BP: Sure! I’m glad to be part of the queering of the DCU! Aqualad joins Batwoman, Midnighter and Apollo, and more as one of the marquee LGBT characters. America isn’t one thing. We need all sorts of heroes. I’m helping to create a kind of kaleidoscopic array of heroes. And I want the Teen Titans to be representing everyone.
And I’m really excited to be ushering in this new era for this character.
MS: One of the few bits we’ve had to date about Jackson is his relationship with his mother. It seems to have a bit more nuance here than most of us presumed from the Rebirth special. Can you talk about that a bit?
BP: She’s incredibly protective of him. And that’s because she made a promise. We’re going to learn more about that mystery soon. But she doesn’t recognize how suffocating their relationship is, that she’s sheltering him in a way that’s prohibitive.
Her main concern is that his powers will be discovered, and that he’ll be found by father, Black Manta. But that protectiveness extends to every area of his life, so his sexuality is also sort of crushed or muffled as a result of this.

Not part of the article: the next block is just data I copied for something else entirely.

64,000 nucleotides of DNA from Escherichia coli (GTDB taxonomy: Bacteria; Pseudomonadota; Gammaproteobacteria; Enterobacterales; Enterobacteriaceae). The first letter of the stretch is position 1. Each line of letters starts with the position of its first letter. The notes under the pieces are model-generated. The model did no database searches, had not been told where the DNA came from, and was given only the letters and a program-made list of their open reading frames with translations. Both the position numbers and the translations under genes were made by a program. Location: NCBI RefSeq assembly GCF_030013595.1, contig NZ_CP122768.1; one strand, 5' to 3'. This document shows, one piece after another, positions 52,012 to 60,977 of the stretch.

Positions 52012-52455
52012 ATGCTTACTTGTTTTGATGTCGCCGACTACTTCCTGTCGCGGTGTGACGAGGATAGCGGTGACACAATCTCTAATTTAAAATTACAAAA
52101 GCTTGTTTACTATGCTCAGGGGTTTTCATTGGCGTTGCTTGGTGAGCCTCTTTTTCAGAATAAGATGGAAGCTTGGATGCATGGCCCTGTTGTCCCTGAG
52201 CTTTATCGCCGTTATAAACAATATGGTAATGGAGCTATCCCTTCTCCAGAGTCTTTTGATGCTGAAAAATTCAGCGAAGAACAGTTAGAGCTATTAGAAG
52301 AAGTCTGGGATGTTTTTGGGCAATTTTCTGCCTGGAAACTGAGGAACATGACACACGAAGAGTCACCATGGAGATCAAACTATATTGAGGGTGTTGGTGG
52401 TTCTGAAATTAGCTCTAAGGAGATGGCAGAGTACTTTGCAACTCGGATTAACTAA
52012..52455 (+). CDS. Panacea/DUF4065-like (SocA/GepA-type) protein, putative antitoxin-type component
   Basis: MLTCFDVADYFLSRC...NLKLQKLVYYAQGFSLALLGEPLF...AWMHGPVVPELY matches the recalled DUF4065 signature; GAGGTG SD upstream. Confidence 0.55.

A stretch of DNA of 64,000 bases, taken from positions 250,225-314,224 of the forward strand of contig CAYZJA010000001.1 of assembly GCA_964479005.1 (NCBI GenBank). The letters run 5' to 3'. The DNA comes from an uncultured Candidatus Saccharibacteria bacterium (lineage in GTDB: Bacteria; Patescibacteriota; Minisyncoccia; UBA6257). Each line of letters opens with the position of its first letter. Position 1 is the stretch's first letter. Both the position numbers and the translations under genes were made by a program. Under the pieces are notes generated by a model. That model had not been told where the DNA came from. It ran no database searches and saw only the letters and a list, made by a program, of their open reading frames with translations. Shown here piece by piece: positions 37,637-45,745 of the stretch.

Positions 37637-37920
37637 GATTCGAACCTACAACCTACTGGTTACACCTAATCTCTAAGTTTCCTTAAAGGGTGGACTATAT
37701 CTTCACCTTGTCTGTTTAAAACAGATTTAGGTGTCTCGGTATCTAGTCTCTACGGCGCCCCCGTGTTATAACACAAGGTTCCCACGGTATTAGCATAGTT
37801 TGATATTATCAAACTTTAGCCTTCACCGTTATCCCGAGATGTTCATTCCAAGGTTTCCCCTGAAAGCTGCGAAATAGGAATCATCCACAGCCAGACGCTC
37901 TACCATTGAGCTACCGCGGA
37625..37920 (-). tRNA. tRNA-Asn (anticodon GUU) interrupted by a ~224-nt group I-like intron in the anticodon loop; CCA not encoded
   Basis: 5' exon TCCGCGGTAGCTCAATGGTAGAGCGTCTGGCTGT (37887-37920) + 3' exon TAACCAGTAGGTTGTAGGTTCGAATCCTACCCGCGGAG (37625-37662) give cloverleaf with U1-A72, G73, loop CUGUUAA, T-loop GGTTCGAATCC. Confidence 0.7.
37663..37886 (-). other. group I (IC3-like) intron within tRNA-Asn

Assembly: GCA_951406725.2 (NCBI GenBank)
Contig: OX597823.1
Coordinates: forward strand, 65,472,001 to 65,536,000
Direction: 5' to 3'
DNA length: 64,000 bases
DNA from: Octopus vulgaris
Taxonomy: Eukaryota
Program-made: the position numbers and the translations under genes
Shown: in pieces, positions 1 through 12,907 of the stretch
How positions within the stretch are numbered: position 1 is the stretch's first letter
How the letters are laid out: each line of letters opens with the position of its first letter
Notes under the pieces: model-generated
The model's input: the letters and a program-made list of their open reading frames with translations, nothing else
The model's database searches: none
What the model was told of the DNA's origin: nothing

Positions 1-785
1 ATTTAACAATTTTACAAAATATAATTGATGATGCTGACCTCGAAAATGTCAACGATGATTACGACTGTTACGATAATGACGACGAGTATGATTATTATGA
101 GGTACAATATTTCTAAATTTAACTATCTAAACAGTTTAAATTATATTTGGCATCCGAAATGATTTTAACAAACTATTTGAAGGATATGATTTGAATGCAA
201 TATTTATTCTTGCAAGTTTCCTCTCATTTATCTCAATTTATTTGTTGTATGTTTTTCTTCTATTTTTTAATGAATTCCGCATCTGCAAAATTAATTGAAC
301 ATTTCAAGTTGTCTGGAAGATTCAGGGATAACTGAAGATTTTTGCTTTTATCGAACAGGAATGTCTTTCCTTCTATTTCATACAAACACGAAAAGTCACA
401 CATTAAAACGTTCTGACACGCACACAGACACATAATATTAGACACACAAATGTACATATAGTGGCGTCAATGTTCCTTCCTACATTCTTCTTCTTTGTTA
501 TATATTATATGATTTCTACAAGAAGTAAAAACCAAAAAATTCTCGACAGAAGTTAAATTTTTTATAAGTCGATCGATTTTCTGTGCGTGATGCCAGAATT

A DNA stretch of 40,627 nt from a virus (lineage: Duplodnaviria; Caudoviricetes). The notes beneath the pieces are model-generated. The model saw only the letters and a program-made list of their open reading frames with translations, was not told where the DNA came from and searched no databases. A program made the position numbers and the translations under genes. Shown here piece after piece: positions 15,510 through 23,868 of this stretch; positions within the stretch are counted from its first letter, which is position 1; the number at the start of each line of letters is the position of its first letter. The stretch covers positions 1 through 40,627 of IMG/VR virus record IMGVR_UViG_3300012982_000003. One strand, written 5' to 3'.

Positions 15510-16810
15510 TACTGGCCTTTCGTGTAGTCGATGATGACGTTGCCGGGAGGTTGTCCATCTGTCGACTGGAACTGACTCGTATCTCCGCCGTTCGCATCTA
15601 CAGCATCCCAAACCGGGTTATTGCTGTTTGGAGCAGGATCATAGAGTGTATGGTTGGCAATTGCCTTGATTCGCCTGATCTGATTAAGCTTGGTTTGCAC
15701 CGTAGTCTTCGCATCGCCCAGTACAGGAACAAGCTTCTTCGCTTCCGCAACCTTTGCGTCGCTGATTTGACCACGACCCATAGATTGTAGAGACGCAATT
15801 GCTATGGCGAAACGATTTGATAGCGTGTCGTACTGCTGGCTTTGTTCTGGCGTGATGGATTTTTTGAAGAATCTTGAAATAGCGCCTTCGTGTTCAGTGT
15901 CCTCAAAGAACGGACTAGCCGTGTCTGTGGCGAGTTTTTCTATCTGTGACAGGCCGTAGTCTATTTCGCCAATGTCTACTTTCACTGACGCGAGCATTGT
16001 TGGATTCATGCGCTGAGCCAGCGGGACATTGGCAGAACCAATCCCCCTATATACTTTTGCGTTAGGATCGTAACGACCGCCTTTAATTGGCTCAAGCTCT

But she loves him fully. She’s not a damning parent in any way. Instead, she’s one who wants him safe. In an ideal world, he’d still be two years old and sitting in her lap, reading him bedtime stories and not having to worry about the big bad world that could hurt him.
MS: How has developing the title (and Aqualad moving forward) been different working with new series artist Khoi Pham?
BP: Khoi is a hoot to work with! I really like the humor and the heart of his artwork. We have a really great relationship, sparring back and forth on email every week. We talk out not just the layouts, but also the storytelling. It’s a great partnership. I’m so glad to have him on board.
We’ve had Aqualad designs from the very beginning, but they’ve been tweaked and tweaked and tweaked as we moved along. Everything from the color of his outfit to the design of his water swords has been changing up to the release of this issue. .
MS: Any final thoughts or teases you can share in advance of Teen Titans #6?
BP: Jaws is my favorite movie, so you’re going to see in these first few issues me tipping my hat to that film.
This is an arc that is sort of broken up, with this initial King Shark prelude, opening up to the Black Manta storyline. So, you’re in for a hell of a fun ride.
Aqualad makes his debut in Teen Titans #6 from DC Comics today!